More than 400 years of printing under the Cambridge University Press name is to end, with the publisher set to sign a contract with MPG Books Group on 29th June that will see the company take over printing for CUP.
The majority of the 69 jobs at the CUP’s in-house print capability will move to an MPG facility at Bar Hill in Cambridgeshire, although up to 16 positions in pre-press and administration may be lost.
The decision has angered and saddened the printers’ father of chapel, Nigel Gawthrope. “What they should have done is put in investment three years ago. We’ve all got mixed emotions,” he said. “Most of the people who work in the printing division are passionate about the company they work for, and to think about all that history going is heartbreaking.”
But CUP spokesman Peter Davidson put the move in the context of the shifts taking place in publishing as digitisation takes hold. “In the past six months we have outsourced our UK warehousing to DHL and our North American warehousing to Ingram. In the past two years the number of physical books we shipped has declined by two million,” he said.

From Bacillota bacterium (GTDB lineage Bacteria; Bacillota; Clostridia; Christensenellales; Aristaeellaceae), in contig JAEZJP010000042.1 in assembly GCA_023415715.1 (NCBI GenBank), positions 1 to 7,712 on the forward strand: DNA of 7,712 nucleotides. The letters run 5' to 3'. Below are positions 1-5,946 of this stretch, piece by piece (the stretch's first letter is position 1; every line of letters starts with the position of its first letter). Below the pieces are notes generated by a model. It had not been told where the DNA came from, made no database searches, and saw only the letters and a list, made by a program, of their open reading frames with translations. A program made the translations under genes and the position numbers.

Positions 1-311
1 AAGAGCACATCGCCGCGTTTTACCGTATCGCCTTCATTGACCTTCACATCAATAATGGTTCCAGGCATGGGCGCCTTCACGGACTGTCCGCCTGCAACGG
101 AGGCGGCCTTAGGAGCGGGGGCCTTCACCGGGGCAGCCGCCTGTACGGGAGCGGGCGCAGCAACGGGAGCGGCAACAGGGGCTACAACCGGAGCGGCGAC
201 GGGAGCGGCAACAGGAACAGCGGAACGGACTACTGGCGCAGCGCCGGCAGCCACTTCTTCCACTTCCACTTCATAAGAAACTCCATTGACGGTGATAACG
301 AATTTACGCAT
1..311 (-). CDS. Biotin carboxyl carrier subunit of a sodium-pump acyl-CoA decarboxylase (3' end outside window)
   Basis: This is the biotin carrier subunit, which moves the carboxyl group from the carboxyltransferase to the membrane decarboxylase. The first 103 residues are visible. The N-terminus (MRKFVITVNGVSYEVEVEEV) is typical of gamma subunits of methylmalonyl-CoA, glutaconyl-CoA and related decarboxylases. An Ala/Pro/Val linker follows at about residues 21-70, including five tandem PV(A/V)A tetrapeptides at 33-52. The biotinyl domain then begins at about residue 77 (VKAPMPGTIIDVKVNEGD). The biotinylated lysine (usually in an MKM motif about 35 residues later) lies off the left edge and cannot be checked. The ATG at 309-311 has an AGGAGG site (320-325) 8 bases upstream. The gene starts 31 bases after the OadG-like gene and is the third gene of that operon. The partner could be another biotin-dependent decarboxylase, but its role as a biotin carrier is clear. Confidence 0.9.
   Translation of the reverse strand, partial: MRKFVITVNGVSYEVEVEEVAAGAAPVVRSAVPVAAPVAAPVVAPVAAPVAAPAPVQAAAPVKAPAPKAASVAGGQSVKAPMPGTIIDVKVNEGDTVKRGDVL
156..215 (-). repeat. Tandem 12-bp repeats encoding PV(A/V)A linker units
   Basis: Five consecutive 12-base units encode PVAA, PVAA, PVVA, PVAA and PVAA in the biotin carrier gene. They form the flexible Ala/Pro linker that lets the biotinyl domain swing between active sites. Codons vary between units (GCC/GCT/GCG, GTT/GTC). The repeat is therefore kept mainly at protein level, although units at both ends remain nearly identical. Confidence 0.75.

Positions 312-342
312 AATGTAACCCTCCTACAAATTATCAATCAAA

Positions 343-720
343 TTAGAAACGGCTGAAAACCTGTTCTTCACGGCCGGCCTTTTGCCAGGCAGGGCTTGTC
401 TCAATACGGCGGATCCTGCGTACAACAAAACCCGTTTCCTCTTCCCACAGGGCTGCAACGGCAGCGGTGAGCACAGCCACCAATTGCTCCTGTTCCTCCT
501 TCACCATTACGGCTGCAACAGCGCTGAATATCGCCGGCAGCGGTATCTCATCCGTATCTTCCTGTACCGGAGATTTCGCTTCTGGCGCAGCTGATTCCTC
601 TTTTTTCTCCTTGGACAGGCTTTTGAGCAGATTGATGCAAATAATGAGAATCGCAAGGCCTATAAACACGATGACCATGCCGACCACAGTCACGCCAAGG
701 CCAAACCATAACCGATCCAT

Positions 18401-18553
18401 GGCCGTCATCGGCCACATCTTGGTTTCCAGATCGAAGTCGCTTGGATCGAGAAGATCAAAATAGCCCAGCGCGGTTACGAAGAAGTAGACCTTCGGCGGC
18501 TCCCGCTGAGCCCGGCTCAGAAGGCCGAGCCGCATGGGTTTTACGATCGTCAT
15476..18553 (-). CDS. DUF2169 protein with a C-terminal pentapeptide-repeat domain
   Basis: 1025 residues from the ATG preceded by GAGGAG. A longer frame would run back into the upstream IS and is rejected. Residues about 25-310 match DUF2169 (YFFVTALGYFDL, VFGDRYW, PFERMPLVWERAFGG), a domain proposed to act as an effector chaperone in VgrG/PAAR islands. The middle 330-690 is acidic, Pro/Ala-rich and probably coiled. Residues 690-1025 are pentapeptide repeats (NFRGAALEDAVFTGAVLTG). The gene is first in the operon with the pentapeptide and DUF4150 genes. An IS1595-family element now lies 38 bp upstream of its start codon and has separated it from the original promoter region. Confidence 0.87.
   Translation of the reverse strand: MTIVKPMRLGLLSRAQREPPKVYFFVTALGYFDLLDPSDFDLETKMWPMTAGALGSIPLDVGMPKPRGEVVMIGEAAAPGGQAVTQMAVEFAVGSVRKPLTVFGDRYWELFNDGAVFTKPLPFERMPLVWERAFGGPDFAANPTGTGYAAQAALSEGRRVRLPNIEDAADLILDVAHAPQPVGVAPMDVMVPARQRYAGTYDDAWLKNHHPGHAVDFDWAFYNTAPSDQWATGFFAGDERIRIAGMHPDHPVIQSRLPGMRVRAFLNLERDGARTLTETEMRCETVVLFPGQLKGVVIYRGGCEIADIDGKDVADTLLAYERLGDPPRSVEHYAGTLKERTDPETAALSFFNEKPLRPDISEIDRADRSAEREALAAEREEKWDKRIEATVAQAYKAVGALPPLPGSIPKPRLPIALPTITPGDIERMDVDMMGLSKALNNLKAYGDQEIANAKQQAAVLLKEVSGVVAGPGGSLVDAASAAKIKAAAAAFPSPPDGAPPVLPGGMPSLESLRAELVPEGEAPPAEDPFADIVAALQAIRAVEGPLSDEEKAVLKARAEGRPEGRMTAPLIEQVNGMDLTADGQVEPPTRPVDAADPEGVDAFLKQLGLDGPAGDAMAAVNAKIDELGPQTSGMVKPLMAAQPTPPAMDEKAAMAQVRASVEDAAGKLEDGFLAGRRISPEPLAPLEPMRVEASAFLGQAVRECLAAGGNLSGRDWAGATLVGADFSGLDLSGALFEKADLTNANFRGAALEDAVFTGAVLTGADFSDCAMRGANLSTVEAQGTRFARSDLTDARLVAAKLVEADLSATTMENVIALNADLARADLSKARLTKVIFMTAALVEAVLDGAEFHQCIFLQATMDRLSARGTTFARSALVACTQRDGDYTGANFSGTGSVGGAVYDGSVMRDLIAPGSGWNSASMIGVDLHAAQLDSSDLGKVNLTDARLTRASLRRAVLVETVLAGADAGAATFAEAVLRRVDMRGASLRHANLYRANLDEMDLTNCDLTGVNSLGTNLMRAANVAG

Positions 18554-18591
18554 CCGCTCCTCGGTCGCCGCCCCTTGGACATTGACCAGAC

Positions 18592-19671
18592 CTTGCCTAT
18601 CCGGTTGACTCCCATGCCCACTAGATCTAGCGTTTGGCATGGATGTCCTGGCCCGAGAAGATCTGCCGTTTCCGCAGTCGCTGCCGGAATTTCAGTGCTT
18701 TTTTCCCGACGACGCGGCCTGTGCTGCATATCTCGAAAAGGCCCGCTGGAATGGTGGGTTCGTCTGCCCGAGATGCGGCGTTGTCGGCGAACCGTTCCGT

“Now, with printing it is more complicated. Five years ago we were printing in the UK for a world market and shipping tons of books around the world. But just as the technologies exist that enable us to transmit information around the globe instantly, so those same technologies enable us to print globally, digitally.”
Davidson added that the investment in the kind of equipment and technologies MPG already has would have been strategically wrong for CUP. “It would have cost millions—money that we want to invest in scholarly and academic publishing. Many publishers who started out as printers, such as Collins and OUP have now moved away. Publishers no longer need to own printing houses, in the same way that Apple doesn’t need to make its computers.”
It is hard to estimate what the deal is worth to MPG, since digital continues to have a growing effect on academic and journal publishing, but CUP’s European printing contract was worth just under £10m last year. “We accept that this is the end of an era and that there is sadness,” said Davidson. “However, almost all the workforce have got a secure job to go to, as well as a new plant with millions of pounds of investment in the kind of equipment high-quality printers deserve.”